What little narrative there is focuses on a trio of American students who travel to Japan and end up trapped and tortured by a vile family. And that’s about it.
Few films I’ve seen have been so incoherently constructed, so poorly made as this one. I’m almost impressed that everything seems to have gone wrong here. A terribly shot film, there’s bad CGI (never has CGI blood looked so bad and that is saying something), there’s shonky acting (no one comes close to good and so shall remain unnamed), there’s cheap practical effects. It’s all so unrelentingly terribly put together. No character is worth your time, no moment is interesting, none of the drama lands. It is a horror free of tension, atmosphere and, crucially, scares. The film lacks the vim-and-verve of better takes on this kind-of story and you will likely check out long before this film reaches its loathsome last act.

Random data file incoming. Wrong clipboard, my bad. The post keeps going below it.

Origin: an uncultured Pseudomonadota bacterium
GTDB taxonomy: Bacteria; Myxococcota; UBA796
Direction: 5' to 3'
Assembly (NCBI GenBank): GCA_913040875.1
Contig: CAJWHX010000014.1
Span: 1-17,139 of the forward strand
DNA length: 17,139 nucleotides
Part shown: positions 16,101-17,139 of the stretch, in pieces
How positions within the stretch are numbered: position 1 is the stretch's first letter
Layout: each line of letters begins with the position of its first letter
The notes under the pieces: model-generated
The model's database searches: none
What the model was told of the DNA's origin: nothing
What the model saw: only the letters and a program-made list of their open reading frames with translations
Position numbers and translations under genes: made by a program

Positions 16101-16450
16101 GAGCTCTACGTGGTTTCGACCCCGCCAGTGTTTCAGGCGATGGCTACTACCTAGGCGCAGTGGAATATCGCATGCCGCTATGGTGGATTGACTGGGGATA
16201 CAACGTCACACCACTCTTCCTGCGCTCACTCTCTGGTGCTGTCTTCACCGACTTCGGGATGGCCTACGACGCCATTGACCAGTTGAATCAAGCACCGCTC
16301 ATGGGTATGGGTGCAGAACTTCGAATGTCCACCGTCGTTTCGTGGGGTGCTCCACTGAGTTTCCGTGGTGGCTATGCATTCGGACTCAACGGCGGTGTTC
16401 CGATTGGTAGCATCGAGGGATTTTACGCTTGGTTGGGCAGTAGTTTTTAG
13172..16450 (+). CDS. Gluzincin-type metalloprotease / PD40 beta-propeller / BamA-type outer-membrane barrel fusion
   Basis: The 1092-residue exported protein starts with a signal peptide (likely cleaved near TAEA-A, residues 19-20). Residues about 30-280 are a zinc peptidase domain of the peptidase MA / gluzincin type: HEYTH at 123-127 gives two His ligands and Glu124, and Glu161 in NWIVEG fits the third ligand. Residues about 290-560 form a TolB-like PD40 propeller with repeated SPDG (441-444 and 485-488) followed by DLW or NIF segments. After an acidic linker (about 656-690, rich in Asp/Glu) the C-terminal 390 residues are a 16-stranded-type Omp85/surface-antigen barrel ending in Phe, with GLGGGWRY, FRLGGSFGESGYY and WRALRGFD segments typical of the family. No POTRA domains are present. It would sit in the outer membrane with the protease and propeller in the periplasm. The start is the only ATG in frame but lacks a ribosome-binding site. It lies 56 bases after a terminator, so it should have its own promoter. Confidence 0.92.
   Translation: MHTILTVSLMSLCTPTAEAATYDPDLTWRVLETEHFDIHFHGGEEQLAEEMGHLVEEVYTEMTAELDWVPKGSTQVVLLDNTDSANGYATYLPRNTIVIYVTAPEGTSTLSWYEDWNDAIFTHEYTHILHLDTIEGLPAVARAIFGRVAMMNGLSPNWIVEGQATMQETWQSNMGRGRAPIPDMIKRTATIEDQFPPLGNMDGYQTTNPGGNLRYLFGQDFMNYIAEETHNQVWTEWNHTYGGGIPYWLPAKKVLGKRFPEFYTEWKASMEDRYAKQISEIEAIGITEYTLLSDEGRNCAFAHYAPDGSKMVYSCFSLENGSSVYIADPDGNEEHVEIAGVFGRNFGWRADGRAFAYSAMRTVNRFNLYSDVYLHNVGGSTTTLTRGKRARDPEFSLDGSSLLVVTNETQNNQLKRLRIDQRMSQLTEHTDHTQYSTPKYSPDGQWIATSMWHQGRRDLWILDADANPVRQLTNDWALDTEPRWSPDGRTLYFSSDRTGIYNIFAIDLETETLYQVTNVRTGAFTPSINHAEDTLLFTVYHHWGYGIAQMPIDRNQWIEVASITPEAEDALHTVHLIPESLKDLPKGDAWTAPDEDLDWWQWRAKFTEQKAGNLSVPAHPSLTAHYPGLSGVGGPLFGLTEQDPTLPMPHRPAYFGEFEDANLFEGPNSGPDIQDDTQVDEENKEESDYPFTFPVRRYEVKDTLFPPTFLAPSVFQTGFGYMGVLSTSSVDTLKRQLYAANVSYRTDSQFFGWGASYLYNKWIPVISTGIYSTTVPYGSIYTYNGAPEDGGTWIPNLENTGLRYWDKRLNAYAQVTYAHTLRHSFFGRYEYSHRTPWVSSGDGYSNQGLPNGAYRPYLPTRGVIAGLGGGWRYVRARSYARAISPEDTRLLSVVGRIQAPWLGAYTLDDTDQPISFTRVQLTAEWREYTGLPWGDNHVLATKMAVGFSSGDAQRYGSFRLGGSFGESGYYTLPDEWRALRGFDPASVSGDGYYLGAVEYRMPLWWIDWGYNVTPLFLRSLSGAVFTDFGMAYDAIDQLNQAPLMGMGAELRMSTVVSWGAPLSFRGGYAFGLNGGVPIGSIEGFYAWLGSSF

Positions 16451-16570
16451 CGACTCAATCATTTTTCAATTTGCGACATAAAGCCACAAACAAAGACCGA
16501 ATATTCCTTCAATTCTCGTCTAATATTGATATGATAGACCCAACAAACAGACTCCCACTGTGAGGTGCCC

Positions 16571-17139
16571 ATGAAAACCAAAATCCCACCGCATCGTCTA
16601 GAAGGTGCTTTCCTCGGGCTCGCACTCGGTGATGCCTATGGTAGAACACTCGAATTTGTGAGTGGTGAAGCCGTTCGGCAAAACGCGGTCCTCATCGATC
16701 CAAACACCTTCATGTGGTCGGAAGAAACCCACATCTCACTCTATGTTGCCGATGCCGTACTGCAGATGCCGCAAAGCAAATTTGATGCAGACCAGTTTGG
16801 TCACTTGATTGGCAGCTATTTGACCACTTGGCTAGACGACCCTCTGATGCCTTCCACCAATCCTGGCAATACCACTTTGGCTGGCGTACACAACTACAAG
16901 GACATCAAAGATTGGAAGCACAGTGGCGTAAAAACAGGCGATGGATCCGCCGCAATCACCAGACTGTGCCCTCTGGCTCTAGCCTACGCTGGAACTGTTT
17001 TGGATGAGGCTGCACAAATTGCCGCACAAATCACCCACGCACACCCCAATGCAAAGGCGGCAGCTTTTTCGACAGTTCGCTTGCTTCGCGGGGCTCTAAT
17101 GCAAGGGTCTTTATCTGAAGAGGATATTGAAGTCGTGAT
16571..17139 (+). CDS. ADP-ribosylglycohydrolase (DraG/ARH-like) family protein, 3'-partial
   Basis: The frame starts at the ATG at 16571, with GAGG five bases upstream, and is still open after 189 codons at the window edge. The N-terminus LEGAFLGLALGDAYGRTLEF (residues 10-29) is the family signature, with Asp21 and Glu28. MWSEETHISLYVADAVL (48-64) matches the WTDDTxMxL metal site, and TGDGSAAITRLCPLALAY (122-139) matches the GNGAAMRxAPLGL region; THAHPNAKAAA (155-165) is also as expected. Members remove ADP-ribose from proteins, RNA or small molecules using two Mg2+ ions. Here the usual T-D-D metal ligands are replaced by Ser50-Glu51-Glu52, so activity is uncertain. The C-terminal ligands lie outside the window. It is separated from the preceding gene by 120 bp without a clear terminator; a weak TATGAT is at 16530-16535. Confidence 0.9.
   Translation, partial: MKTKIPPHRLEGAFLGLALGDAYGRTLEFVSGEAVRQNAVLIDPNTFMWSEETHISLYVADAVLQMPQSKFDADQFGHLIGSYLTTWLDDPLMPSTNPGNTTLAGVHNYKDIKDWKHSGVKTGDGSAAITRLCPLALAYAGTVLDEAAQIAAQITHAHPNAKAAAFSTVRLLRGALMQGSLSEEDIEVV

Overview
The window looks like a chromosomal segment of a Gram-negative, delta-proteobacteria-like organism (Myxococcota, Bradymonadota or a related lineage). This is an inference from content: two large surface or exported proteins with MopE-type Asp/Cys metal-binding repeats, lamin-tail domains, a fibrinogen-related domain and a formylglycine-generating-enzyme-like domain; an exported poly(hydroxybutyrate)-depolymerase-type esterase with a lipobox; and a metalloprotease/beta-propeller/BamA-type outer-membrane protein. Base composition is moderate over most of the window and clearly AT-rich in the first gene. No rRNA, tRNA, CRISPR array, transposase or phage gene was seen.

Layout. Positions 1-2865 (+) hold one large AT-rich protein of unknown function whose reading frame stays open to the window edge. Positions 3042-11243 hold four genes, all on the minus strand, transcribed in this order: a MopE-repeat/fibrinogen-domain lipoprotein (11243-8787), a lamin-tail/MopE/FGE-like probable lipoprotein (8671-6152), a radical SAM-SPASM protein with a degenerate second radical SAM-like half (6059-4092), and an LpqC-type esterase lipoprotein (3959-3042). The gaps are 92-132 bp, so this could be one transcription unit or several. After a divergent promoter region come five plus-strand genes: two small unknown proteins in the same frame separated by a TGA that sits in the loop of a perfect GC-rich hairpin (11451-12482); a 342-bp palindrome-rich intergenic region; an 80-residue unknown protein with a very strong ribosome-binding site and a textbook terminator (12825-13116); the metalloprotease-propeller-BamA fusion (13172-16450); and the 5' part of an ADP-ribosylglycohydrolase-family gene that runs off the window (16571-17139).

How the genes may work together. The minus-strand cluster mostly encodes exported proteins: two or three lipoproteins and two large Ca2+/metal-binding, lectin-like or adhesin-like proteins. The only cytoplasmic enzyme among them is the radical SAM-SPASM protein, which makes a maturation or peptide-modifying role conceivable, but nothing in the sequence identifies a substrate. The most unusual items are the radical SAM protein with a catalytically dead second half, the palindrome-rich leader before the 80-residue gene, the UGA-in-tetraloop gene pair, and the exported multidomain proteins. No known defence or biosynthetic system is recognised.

It is always great to see cultures crossover in cinema but not here. Neither an effective J-horror nor a particularly interesting tourist-trap genre piece, this film gives into the worst tropes of both American and Japanese cinema. You can’t even enjoy this in a so-bad-its-good kind of way as this film is mostly just incredibly dull as opposed to successfully bonkers or inventive in its naffness.
What makes this such a painful film to review is that for many involved this is their first credit. The directors, writers and the main cast have no other credits to their name. I desperately wanted to find redeemable qualities to this film, something I could say that made the endurance worth the viewer’s time. A performance worth seeking out, some interesting directorial choices, a haunting score, a sequence or two that show promise. But there is nothing here. My only hope is that all involved used this as a good learning process and come back with something significantly better. Do not seek out Tokyo Home Stay Massacre. Please. You have been warned.